By Josh Lehner
Oregon Office of Economic Analysis
Three years ago our office asked “Is 2015 Peak Renter?” We laid out a straightforward case examining the three main underlying drivers for the shift into rentership over the previous decade: household finances, demographics, and preferences and tastes. The question was not whether the pendulum would swing back toward ownership, it definitely would, but rather when would it would begin to swing back. Overall that piece got a lot of attention. Bill McBride of Calculated Risk even talked about it on one of his Bloomberg TV appearances! But I also think it is fair to say the work was also greeted with a healthy amount of skepticism at the time. Weren’t we destined to be a nation of renters forever?
Of course over the past couple of years ownership has rebounded nationwide and depending upon the data set you look at, Peak Renter occurred in 2015 or 2016. Furthermore, these gains are not concentrated in one particular region or another, but are spread across much of the country. Among the 100 largest metro areas, 79 of them saw ownership rates increase last year. There has been a steady increase in the number of large metros with rising ownership rates as seen below.
Here in Oregon ownership rates are increasing in the Bend, Eugene, Medford, Portland, and Salem metro areas. Additionally, the Albany, Corvallis, and Grants Pass MSAs have seen ownership rates stabilize in recent years if you look through the year-to-year noise. That said, the largest ownership rebound in Oregon is happening in the Portland region. Ownership rates bottomed in 2014 and are now nearly two-thirds of the way back to where they were prior to the bubble bursting and foreclosure crisis.
Maybe somewhat surprisingly, this strong rebound in ownership is concentrated among the younger households — the region’s 20- and 30-somethings. As discussed last week, this increase is driven by young, married-couple families. Now, Portland does not have especially high ownership rates. Among 25-34 year olds, Portland homeownership rate ranks 68th highest among the 100 largest metros in 2017. That said, this increase in recent years is the second largest among these same regions.
The big homeownership question was not whether Millennials would buy more homes as they aged, be it detached single family, townhomes, or condos. But whether or not they would do so at a faster or slower pace than life cycle trends suggested. Remember, even in recent years, by the time you are in your mid-30s, the population is 50/50 in terms of owners and renters. Well, it turns out to be a little of both. Millennials are living on their own, getting married, and buying homes at a slower pace or at a later age than previous generations, but the ownership rate itself is rebounding faster than expected at the same time. It’s competing long-run and short-run impacts coming to a head, if that makes sense.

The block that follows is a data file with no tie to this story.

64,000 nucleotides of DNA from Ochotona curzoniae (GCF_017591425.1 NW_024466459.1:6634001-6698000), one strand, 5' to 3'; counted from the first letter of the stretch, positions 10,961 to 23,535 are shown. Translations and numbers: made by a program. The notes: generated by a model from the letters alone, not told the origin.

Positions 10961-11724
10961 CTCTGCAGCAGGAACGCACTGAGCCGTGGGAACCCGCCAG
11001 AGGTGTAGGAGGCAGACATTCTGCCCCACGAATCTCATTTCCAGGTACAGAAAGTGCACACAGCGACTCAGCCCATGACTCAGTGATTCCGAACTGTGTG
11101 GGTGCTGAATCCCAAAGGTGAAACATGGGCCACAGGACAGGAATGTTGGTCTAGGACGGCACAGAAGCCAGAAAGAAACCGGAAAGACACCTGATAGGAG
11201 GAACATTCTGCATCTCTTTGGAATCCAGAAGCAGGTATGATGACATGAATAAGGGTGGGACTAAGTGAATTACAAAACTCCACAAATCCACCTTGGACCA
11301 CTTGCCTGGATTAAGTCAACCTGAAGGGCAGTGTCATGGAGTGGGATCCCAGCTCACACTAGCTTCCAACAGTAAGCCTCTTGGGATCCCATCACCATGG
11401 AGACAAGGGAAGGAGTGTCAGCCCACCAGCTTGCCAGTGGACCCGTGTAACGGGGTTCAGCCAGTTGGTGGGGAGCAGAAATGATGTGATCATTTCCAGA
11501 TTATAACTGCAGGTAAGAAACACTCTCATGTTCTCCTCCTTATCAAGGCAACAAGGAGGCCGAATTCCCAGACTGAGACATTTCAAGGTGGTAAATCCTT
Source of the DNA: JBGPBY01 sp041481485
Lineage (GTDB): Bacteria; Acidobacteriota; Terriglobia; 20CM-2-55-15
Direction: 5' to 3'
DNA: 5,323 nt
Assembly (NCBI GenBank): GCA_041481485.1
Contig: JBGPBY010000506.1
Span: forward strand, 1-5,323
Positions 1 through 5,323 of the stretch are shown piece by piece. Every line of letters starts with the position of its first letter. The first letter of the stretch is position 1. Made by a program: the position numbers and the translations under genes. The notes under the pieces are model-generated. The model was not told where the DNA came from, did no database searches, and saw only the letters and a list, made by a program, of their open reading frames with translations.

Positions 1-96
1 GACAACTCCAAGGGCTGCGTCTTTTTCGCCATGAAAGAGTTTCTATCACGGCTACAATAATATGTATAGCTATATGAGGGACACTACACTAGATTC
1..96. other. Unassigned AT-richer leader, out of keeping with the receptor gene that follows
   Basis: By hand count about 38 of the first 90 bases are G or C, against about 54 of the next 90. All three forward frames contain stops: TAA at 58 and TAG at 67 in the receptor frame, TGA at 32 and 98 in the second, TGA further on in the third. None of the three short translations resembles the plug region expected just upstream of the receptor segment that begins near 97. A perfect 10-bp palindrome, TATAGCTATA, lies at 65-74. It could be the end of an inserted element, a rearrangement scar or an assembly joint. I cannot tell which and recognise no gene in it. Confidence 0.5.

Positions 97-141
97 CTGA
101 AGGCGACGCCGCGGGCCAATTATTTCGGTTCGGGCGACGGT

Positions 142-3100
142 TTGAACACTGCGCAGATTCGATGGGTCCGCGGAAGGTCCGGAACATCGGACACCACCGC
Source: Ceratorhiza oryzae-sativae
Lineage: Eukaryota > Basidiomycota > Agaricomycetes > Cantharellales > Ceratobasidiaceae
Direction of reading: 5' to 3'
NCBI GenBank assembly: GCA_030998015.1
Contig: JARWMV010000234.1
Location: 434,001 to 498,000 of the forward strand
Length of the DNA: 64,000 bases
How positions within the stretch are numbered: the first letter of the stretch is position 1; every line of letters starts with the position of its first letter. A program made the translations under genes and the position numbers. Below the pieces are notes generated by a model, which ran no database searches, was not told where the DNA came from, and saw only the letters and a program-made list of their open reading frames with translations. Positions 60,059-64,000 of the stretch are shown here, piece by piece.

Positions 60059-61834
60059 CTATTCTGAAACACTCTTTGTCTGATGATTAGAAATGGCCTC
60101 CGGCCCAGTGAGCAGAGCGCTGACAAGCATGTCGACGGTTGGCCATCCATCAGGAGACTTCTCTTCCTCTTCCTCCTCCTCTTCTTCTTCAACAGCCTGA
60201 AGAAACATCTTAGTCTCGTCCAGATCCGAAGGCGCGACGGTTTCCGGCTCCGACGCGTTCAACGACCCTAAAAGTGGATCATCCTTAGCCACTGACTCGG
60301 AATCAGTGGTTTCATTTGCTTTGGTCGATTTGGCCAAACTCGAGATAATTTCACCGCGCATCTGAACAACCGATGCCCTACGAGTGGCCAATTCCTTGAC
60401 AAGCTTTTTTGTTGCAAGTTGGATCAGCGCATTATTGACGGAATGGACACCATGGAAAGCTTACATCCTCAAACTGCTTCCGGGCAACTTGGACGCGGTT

Finally, during and after the foreclosure crisis, single family rentals increased as investors snapped up properties at bargain prices. There was a lot of discussion about whether or not this was a good development and what it meant for the housing market. What’s interesting in recent years, however, is that single family rentals in the Portland region, and across the country, are declining. Investors and landlords are selling their properties as prices have rebounded, pocketing a big increase in home equity along the way.
This added wrinkle means we are seeing a shift in the types of rental properties in the region. The number of apartments continues to increase with new construction, but the overall rental market has expanded less given this decline in single family rentals. Conversely, the ownership market has expanded a bit more than the new construction numbers indicate as more homes are being converted (reconverted?) from rentals into ownership product. This impact is not small. We have seen around 10,000 fewer single family rentals in recent years. This is equivalent to 1-2 years of new apartment, or new single family supply! This shift under the surface of the overall market helps make sense of the new construction figures. It is not just about new residents, or newly formed households moving into the new apartments, but also about reallocation of existing households across or between product types.
Bottom Line: Homeownership is increasing in recent years. Given the ongoing economic expansion, and demographics, the total number of homeowners will certainly increase, while ownership rates are likely to as well, or at least hold steady. Some housing economists are particularly bullish on the 2020s when the Millennials will be in their 30s and 40s, or at ages when most households own. That said, today’s younger households are buying homes a bit less than previous generations at the same age. There is a generational effect influencing the housing market both from an ownership perspective and a type of housing, or the location of housing wanted as well. There are a lot of levers here to pull that can adjust to meet the needs of a growing population. Here in Oregon, we will see an increase in both owner and renter households due to population growth. The key is to continue to add new supply across a range of product types to ensure availability, and help with affordability.